Overall, the course is designed to teach the principles of PHTLS to those first called to care for patients and prepare them to care for trauma patients while awaiting transport or serving as part of the transport team. The program stresses the core PHTLS principles to those who don’t have an EMS background or advanced pre­hospital training. It’s a one-day (eight-hour) course by design, but it can be scheduled to accommodate the needs of students and faculty. It’s approved for Continuing Education Coordinating Board for EMS (CECBEMS) credit for licensed or certified EMS providers.

Tactical Combat Casualty Care
The military version of the seventh edition was revised by members of the
Tactical Combat Casualty Care committee, and it’s the text for the PHTLS Tactical Combat Casualty Care course, which is being introduced in the U.S., Europe and South America. PowerPoint presentations for this course are updated quarterly, and supporting materials are also available on the PHTLS website.

E-Learning Course
Scheduled for release in coming weeks is an online version of PHTLS, designed to work in conjunction with skills and testing at a course site or as a standalone continuing education course. Elsevier and the National Association of Emergency Medical Technicians will be making details public soon, and we demonstrated the program in development at the 2011 EMS Today Conference & Expo in March.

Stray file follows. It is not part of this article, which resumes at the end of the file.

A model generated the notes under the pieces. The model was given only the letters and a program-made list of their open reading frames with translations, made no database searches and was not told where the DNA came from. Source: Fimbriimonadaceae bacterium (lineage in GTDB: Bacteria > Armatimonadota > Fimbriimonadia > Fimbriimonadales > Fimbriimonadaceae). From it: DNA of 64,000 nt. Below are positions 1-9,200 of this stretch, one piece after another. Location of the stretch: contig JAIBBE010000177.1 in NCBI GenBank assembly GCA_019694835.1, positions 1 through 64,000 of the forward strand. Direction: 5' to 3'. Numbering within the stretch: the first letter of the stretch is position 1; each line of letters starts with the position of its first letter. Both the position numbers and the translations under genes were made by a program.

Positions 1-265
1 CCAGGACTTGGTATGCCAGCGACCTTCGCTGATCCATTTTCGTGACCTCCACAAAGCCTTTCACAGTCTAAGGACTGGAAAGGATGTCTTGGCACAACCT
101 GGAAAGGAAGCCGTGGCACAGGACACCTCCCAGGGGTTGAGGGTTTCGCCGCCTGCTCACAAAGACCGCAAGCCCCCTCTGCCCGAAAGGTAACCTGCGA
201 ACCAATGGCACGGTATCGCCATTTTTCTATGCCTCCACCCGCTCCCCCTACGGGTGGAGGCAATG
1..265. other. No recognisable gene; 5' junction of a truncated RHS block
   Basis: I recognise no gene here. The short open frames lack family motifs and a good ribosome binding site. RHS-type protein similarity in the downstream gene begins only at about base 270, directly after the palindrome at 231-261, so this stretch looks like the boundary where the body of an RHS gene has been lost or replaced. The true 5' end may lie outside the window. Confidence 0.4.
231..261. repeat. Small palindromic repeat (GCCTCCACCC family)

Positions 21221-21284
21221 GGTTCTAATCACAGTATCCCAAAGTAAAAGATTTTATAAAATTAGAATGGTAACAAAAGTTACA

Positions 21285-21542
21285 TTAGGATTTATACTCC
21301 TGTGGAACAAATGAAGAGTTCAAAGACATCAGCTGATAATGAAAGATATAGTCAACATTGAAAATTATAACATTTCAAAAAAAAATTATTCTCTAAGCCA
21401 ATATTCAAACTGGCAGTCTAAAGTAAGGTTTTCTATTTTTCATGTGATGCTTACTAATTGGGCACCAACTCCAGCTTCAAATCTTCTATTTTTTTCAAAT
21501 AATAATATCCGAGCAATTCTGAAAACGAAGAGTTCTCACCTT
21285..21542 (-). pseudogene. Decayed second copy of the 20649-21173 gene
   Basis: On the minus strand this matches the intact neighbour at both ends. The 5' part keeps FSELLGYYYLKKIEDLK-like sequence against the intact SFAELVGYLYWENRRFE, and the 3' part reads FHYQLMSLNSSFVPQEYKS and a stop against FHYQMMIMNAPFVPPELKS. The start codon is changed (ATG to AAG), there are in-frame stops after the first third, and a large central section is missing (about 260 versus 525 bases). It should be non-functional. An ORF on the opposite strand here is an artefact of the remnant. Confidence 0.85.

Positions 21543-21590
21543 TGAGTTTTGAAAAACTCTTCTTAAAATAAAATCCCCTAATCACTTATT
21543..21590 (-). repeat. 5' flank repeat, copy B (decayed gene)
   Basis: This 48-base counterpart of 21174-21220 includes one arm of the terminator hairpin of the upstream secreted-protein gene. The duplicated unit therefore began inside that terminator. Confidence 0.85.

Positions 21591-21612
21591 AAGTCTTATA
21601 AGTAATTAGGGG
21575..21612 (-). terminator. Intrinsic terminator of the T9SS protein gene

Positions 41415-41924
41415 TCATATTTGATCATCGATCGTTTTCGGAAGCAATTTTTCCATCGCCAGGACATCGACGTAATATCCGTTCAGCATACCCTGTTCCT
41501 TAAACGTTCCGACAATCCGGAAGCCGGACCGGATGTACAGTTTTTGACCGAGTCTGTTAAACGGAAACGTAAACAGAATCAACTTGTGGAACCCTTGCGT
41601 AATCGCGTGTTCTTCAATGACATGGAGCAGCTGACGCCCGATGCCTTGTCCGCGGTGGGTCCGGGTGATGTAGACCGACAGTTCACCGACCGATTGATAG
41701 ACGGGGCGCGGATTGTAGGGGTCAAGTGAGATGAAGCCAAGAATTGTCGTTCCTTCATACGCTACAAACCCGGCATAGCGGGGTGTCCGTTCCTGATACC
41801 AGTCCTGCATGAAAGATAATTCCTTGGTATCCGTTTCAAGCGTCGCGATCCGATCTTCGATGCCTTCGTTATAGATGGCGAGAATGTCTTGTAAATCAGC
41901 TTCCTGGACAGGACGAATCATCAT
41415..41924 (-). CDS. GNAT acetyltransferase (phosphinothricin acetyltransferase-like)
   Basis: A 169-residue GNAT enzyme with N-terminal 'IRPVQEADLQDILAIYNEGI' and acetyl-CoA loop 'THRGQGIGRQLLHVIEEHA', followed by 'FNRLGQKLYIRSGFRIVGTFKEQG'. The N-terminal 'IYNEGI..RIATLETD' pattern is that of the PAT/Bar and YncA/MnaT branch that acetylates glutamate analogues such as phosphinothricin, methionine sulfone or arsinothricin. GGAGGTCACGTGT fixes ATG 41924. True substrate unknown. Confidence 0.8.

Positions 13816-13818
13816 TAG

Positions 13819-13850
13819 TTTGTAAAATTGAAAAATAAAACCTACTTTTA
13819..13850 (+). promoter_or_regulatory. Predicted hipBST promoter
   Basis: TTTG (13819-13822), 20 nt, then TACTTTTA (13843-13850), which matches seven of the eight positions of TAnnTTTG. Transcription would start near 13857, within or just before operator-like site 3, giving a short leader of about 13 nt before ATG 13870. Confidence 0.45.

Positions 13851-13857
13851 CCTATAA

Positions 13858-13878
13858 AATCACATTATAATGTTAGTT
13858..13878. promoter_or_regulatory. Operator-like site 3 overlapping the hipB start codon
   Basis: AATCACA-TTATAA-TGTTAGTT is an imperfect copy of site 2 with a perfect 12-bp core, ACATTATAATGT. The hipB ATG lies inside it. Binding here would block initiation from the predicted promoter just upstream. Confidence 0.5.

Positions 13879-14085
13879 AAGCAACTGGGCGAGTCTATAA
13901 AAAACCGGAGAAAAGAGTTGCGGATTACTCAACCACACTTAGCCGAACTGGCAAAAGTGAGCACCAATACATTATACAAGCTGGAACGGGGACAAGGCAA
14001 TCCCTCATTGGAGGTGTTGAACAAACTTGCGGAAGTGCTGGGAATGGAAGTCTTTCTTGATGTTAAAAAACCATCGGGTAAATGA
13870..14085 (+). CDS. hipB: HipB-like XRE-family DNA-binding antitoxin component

The PHTLS seventh edition has many new things to offer to trauma care educators, and more developments will be coming soon as PHTLS continues to explore potential e-learning opportunities. JEMS

This article originally appeared in April 2011 JEMS as “Trauma Care Revisited: PHTLS 7th edition offers new training materials.”




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Related Topics: Training, trauma, Prehospital Trauma Life Support, PHTLS, Jems Features

 

Will Chapleau, EMT-P, RN, TNS, is the manager of the ATLS program at the American College of Surgeons in Chicago.